1500 The Battle of Hemmingstedt.
1600 The philosopher Giordano Bruno was burned alive at Campo de’ Fiori in Rome for heresy.
1801 An electoral tie between Thomas Jefferson and Aaron Burr was resolved when Jefferson was elected President of the United States and Burr Vice President by the United States House of Representatives.
1809 Miami University was chartered by the State of Ohio.
1814 The Battle of Mormans.
1819 The United States House of Representatives passed the Missouri Compromise.
1848 Louisa Lawson, Australian suffragist and writer, was born (d. 1920).
1854 The United Kingdom recognised the independence of the Orange Free State.
1864 Banjo Paterson, Australian poet, was born (d. 1941).
1864 The H. L. Hunley became the first submarine to engage and sink a warship, the USS Housatonic.
1867 The first ship passed through the Suez Canal.
1873 – Emily Hancock Siedeberg-McKinnon, CBE MB ChB BSc, first woman to graduate from the University of Otago Medical School, was born (d. 1968).
1873 The editor of the Daily Southern Cross, David Luckie, published a hoax report of a Russian invasion of Auckland by the cruiser Kaskowiski(cask of whisky).
1877 Isabelle Eberhardt, Swiss explorer and writer, was born (d. 1904).
1904 Madama Butterfly by Giacomo Puccini received its premiere at La Scala in Milan.
1913 The Armory Show opened in New York City, displaying works of artists who are to become some of the most influential painters of the early 20th century.
1917 Guillermo González Camarena, Mexican inventor (colour television), was born (d. 1965).
1924 Johnny Weissmuller set a new world record in the 100-yard freestyle swimming competition with a time of 52-2/5 seconds.
1924 Margaret Truman, American novelist, was born (d. 2008).
1925 Harold Ross and Jane Grant founded The New Yorker magazine.
1925 Ron Goodwin, English composer and conductor, was born (d. 2003).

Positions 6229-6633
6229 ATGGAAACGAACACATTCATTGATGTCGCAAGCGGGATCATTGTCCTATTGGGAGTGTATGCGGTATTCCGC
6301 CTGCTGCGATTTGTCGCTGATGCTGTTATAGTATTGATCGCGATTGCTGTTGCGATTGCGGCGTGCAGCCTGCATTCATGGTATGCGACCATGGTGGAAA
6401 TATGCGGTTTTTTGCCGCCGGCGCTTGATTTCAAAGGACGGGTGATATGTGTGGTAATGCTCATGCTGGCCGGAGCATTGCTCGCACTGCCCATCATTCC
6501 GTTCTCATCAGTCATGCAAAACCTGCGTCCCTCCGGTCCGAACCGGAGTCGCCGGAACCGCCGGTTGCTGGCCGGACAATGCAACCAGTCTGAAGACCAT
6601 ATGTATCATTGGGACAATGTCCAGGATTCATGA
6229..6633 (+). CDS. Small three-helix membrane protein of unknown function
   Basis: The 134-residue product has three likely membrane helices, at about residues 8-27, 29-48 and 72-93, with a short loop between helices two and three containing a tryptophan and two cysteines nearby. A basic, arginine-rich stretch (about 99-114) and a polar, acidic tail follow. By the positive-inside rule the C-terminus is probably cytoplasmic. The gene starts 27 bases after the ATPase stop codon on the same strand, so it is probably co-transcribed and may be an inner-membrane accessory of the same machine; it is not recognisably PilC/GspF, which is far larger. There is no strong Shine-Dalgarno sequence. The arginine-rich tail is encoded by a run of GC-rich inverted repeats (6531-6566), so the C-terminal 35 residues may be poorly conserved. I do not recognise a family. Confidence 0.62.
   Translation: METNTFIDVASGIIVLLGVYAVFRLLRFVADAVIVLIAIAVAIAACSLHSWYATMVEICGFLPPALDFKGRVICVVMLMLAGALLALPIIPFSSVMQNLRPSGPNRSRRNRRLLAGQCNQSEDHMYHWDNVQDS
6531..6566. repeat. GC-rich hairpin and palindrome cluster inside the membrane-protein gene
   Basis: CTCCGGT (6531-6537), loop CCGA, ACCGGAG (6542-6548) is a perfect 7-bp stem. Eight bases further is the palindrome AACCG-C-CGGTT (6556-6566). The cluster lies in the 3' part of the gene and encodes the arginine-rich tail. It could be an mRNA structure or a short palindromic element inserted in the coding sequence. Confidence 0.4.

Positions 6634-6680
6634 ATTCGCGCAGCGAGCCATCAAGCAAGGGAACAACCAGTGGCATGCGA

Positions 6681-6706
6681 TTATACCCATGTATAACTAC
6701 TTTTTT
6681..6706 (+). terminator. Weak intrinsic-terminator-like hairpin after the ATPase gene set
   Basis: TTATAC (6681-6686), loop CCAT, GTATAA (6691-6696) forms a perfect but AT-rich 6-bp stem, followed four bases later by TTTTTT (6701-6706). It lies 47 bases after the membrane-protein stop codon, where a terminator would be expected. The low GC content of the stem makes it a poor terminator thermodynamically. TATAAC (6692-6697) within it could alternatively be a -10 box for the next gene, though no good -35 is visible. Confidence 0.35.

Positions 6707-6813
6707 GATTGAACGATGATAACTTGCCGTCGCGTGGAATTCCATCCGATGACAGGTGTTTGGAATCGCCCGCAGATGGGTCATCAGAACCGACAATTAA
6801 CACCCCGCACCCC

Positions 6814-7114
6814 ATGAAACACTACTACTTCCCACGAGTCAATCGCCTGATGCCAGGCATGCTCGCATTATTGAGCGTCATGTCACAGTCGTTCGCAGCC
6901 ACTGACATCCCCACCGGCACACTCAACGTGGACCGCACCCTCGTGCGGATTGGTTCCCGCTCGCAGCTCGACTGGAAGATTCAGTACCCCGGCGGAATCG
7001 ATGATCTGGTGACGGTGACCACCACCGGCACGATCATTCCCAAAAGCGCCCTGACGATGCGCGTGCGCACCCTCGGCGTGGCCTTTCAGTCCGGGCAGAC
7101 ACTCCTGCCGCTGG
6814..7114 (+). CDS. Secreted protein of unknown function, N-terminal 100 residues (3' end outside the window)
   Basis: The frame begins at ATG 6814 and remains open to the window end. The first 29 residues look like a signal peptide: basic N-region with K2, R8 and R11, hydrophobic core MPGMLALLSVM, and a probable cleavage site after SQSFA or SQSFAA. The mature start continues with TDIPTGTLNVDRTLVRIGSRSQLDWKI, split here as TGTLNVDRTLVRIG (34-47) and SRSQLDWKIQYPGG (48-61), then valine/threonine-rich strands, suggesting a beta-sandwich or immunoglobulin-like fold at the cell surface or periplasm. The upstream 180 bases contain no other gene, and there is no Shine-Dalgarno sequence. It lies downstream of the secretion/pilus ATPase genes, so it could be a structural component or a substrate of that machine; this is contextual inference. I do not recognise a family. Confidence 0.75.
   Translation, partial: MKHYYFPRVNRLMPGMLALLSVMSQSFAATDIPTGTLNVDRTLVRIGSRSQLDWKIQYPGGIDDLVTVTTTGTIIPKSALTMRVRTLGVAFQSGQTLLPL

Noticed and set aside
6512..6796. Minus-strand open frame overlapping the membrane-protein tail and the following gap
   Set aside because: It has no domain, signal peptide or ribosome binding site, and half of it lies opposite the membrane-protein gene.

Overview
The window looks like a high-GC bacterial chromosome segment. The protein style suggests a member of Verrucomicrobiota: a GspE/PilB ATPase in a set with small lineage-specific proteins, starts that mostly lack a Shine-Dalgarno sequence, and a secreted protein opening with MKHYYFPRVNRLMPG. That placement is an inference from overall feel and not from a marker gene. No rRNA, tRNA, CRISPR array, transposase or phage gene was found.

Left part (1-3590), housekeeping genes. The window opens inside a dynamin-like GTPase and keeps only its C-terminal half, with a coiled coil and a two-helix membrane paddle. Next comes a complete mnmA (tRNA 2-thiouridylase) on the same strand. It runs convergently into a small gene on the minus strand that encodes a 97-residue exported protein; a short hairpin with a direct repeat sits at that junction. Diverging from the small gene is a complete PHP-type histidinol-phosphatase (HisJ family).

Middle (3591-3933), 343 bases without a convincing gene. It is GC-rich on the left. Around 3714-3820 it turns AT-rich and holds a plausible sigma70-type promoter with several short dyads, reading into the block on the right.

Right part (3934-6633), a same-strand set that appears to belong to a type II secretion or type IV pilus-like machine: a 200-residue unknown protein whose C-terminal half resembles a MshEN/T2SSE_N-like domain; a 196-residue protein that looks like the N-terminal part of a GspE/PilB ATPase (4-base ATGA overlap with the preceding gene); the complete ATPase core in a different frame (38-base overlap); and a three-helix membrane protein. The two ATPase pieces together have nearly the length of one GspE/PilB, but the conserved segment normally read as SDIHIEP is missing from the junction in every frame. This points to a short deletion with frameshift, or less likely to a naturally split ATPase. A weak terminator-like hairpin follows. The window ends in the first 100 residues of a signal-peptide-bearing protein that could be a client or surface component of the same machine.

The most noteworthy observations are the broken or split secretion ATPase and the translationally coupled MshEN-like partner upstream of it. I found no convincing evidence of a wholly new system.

1929 Patricia Routledge, English actress, was born.
1930 Ruth Rendell, English writer, was born, (d. 2015).
1933 Newsweek magazine was published for the first time.
1933 – The Blaine Act ended Prohibition in the United States.
1934 Barry Humphries, Australian actor and comedian, was born.
1940 Gene Pitney, American singer, was born (d. 2006).
1945 Brenda Fricker, Irish actress, was born.
1947 The Voice of America began to transmit radio broadcasts to the Soviet Union.
1958 Pope Pius XII declared Saint Clare of Assisi (1193~1253) the patron saint of television.
1959 Vanguard 2 – The first weather satellite was launched to measure cloud-cover distribution.
1962 A storm killed more than 300 people in Hamburg.
1963 Michael Jordan, American basketball player, was born.
1964 Gabonese president Leon M’ba was toppled by a coup and his archrival, Jean-Hilaire Aubame, was installed in his place.
1965 The Ranger 8 probe launched on its mission to photograph the Mare Tranquillitatis region of the Moon in preparation for the manned Apollo missions.
1972 Sales of the Volkswagen Beetle model exceeded those of Ford Model-T.
1978 A Provisional IRA incendiary bomb was detonated at the La Mon restaurant, near Belfast, killing 12 and seriously injuring 30.
1979 The Sino-Vietnamese War started.
1995 – The Cenepa War between Peru and Ecuador ends on a cease-fire brokered by the UN.
1996 World champion Garry Kasparov beat the Deep Blue supercomputer in a chess match.
1996 – NASA’s Discovery Programme started as the NEAR Shoemakerspacecraft lifted off on the first mission ever to orbit and land upon an asteroid, 433 Eros.
2003 The London Congestion Charge scheme began.
2006 A massive mudslide occurred in Southern Leyte, Philippines; the official death toll was 1,126.
2008 Kosovo declared independence.
2011 – Libyan protests began. In Bahrain, security forces launched a deadly Pre-dawn raid on protesters in Pearl Roundabout in Manama, on what is known as Bloody Thursday.
2015 – 18 people were killed and 78 injured in a stampede at a Mardi Gras parade in Haiti.
2016 – Military vehicles exploded outside a Turkish Armed Forces barracks in Ankara, Turkey, killing at least 29 people and injuring 61 others.
Sourced from NZ History Online, Te Ara Encyclopedia of NZ and Wikipedia